So far, the school has graduated three cohorts of students, most of whom have remained in Rwanda to work. In 2007, the school established an alumni association; it plans to hire a marketing officer whose primary role will be to energize the association and engage alumni with the school, each other, and the community.
For Govender, the growth of the school has been encouraging, and he appreciates the support WDI and MSM have provided. However, he sees these partnerships as “two-way streets” of education, which not only facilitate the exchange of a variety of educational experiences and best practices, but also provide students and faculty from Europe and the U.S. with on-the-ground knowledge of the African business environment.
Perhaps one of the biggest challenges facing SFB is to attract a strong base of students who are prepared for the rigor of the program. Because many of Rwanda’s secondary schools aren’t geared to college preparation, the SFB often must fill in educational gaps. “Our students have studied business-related subjects in school, but their levels of preparedness for higher education may differ,” says Govender.
The school now serves two categories of students. Government-sponsored students are selected by the Rwanda National Examinations Council. The council chooses more than 1,000 students to receive loans that cover 100 percent of tuition—US$10,000 for the two-year MBA. Additional students receive a loan that covers 50 percent of tuition.
Other students apply directly to the SFB and are screened for admission based on the strength of their academic credentials—as well as the school’s existing capacity. “Unfortunately, many students who could otherwise be admitted if we had the space and infrastructure must be turned away,” Govender says. Soon, he adds, the school will introduce two annual intakes—in September and June—to accommodate more students.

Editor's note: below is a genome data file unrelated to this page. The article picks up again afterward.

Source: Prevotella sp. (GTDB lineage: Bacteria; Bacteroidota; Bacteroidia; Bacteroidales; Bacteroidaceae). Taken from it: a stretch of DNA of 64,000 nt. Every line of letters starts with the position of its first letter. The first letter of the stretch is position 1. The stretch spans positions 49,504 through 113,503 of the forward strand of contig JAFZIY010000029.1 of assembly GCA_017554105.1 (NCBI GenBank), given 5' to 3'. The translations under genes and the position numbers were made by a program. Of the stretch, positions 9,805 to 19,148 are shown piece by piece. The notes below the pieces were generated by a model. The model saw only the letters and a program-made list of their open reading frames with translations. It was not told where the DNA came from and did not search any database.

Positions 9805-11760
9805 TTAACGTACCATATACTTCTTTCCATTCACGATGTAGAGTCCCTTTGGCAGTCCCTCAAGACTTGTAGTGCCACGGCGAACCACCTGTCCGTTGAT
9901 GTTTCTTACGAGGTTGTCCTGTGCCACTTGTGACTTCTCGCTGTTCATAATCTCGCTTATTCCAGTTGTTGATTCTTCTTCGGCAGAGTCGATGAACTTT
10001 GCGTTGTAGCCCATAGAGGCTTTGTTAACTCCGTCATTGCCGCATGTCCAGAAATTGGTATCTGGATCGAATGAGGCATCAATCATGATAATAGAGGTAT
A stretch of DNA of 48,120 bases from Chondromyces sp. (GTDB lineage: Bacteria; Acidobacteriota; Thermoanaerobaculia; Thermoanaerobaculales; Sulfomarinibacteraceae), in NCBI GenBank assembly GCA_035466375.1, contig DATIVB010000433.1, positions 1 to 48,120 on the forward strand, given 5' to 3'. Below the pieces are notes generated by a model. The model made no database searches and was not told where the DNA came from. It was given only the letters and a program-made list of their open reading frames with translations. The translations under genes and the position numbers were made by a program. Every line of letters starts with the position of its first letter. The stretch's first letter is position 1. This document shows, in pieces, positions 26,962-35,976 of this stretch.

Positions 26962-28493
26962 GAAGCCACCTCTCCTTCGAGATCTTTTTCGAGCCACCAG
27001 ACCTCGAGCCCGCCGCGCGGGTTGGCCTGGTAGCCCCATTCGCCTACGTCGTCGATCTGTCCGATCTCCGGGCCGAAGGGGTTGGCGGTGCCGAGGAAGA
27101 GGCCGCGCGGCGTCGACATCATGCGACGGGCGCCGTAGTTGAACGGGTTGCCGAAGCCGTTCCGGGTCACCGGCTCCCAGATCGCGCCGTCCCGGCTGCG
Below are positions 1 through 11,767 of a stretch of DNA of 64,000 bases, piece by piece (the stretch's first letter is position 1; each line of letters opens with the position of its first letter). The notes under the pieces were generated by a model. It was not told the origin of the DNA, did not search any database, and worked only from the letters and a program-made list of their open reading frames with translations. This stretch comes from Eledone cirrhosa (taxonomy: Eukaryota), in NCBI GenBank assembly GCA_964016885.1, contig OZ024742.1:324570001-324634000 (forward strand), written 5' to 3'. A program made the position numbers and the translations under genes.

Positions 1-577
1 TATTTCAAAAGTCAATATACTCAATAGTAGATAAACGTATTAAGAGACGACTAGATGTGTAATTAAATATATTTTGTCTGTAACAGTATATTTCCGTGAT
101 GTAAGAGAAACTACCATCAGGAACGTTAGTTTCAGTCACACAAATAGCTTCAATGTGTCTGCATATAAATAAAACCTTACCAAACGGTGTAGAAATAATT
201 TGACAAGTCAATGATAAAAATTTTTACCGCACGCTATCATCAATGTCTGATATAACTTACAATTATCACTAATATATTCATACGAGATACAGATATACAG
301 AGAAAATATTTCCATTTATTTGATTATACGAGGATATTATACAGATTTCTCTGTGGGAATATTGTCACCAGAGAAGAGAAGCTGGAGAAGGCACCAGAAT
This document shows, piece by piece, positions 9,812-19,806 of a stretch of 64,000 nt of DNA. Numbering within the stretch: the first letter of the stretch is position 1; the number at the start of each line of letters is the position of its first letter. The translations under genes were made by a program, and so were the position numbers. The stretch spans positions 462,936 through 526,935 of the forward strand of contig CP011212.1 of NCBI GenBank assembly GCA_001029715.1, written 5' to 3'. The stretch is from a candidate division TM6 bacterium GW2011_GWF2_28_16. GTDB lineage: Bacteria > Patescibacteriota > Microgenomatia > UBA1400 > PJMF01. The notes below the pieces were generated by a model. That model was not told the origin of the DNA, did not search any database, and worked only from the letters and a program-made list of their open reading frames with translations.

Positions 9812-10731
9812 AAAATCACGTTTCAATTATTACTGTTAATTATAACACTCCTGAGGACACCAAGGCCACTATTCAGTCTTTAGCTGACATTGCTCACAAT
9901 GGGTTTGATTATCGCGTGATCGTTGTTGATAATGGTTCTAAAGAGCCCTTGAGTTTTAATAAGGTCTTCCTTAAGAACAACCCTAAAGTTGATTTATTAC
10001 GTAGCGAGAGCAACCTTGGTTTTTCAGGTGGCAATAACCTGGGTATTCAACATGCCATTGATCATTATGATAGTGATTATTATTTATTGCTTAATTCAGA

The school is particularly focused on admitting women, who have traditionally been denied educational opportunities in the country. The SFB is working with WDI and Goldman Sachs’ 10,000 Women Initiative to award 15 full scholarships to underprivileged women each year, over four years, through the Goldman Sachs Business School Scholarship Fund. In addition to having her tuition waived, each scholarship recipient is paired with a member of SFB’s faculty, who will serve as a mentor and advisor.
More than 1,000 women applied to earn one of the 15 scholarships in 2008.
The women who attend SFB also may choose to earn a Goldman Sachs Entrepreneurship Certificate, through a six-month program that teaches them how to write effective business plans, secure financial backing, and launch their own businesses in the Rwandan economy. In February, 29 women earned their entrepreneurship certificates from SFB—a small fraction of the 600 women who applied. The program also included a business plan competition. Based on the strength of their plans, two women received $2,500 and five women received $1,000 in startup funds.
The school also aims to forge stronger links with the business community to further strengthen the country’s economic credibility.
Increasing numbers of women are attending the university, with or without the aid of scholarships. Currently, 42 percent of the school’s student body is female. At the school’s March graduation ceremony, 335 women received their academic credentials, including 292 BBAs and 26 MBAs. Seventeen received their accounting certificates.
In fact, in most disciplines, women outpaced the men in terms of academic performance: BBA student Charity Kagenza received the honor of “best overall student” and was awarded a presidential scholarship to continue her studies. Other women were at the tops of their classes in several other disciplines.